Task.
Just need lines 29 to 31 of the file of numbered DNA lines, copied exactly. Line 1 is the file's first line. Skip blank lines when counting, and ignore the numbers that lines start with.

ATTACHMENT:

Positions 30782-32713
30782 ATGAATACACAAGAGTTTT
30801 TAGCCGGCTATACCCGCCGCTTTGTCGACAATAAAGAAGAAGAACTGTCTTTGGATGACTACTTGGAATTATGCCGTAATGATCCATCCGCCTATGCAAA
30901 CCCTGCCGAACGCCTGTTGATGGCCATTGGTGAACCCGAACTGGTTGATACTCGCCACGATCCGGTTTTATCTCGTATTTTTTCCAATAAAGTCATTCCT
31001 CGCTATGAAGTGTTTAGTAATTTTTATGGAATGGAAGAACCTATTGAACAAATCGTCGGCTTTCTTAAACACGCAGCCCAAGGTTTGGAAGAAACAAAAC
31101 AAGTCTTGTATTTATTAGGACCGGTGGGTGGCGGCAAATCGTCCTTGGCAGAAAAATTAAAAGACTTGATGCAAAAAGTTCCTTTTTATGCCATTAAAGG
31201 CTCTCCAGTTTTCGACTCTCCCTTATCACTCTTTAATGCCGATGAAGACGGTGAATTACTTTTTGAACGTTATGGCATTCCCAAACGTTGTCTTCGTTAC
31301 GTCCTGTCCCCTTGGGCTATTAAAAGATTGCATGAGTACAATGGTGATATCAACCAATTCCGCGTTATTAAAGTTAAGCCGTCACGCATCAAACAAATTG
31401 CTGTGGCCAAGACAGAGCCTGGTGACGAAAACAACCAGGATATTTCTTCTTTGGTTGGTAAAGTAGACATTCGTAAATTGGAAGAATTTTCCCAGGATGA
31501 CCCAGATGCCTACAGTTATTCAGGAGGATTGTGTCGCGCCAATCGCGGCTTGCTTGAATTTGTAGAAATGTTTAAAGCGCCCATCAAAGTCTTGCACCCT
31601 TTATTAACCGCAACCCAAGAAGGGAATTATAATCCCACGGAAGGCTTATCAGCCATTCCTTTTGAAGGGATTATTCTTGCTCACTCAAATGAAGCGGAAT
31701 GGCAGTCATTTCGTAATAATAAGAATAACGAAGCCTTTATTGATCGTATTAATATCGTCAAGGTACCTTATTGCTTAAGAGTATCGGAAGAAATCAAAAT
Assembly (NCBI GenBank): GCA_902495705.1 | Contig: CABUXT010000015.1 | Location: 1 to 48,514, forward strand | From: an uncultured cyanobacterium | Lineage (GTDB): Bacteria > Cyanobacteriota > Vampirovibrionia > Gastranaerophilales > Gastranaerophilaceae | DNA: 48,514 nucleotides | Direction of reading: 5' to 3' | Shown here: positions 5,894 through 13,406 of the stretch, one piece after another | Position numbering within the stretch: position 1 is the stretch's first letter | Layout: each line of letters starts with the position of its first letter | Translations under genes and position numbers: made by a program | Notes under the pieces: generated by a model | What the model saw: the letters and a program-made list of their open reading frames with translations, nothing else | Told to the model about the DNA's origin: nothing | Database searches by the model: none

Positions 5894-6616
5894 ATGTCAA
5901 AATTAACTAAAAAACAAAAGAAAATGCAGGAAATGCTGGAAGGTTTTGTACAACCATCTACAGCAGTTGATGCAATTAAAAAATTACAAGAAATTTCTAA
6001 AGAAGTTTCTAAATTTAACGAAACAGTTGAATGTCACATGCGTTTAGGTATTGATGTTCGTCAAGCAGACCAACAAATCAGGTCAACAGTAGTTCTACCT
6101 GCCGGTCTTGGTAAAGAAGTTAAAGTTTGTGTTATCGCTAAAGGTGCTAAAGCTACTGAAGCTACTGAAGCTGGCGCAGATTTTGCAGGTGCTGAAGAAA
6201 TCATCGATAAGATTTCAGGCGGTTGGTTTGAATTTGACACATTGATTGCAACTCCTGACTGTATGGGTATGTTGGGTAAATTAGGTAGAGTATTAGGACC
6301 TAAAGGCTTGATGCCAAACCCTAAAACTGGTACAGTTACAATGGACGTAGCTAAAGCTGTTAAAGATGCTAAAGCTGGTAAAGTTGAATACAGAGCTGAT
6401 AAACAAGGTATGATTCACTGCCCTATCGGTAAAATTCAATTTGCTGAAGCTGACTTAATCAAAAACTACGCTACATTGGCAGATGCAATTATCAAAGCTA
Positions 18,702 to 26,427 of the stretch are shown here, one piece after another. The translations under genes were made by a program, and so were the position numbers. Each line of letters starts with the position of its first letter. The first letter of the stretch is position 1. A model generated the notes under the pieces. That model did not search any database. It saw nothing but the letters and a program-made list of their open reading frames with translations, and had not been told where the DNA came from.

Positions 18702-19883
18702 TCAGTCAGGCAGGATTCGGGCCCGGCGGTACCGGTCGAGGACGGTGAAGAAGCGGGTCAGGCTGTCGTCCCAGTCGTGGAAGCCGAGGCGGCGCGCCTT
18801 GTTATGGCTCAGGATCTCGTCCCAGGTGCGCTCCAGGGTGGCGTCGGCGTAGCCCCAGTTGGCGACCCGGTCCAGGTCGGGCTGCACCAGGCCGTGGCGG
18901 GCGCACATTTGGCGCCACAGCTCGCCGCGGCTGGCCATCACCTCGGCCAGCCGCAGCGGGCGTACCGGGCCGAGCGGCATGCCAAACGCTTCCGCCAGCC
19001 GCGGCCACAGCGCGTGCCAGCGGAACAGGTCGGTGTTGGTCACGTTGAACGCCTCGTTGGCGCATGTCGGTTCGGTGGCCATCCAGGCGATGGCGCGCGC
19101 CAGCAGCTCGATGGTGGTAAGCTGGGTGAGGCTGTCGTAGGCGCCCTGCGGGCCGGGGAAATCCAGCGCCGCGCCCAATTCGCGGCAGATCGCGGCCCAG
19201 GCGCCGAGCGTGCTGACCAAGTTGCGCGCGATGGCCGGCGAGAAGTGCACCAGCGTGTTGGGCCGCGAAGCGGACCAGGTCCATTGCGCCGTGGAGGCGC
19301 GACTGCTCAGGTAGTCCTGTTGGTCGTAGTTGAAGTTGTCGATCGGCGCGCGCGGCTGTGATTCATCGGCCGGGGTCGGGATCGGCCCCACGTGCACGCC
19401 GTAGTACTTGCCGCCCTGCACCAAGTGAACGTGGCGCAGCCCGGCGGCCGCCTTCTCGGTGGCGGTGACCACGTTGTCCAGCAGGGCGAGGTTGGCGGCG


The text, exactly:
19201 GCGCCGAGCGTGCTGACCAAGTTGCGCGCGATGGCCGGCGAGAAGTGCACCAGCGTGTTGGGCCGCGAAGCGGACCAGGTCCATTGCGCCGTGGAGGCGC
19301 GACTGCTCAGGTAGTCCTGTTGGTCGTAGTTGAAGTTGTCGATCGGCGCGCGCGGCTGTGATTCATCGGCCGGGGTCGGGATCGGCCCCACGTGCACGCC
19401 GTAGTACTTGCCGCCCTGCACCAAGTGAACGTGGCGCAGCCCGGCGGCCGCCTTCTCGGTGGCGGTGACCACGTTGTCCAGCAGGGCGAGGTTGGCGGCG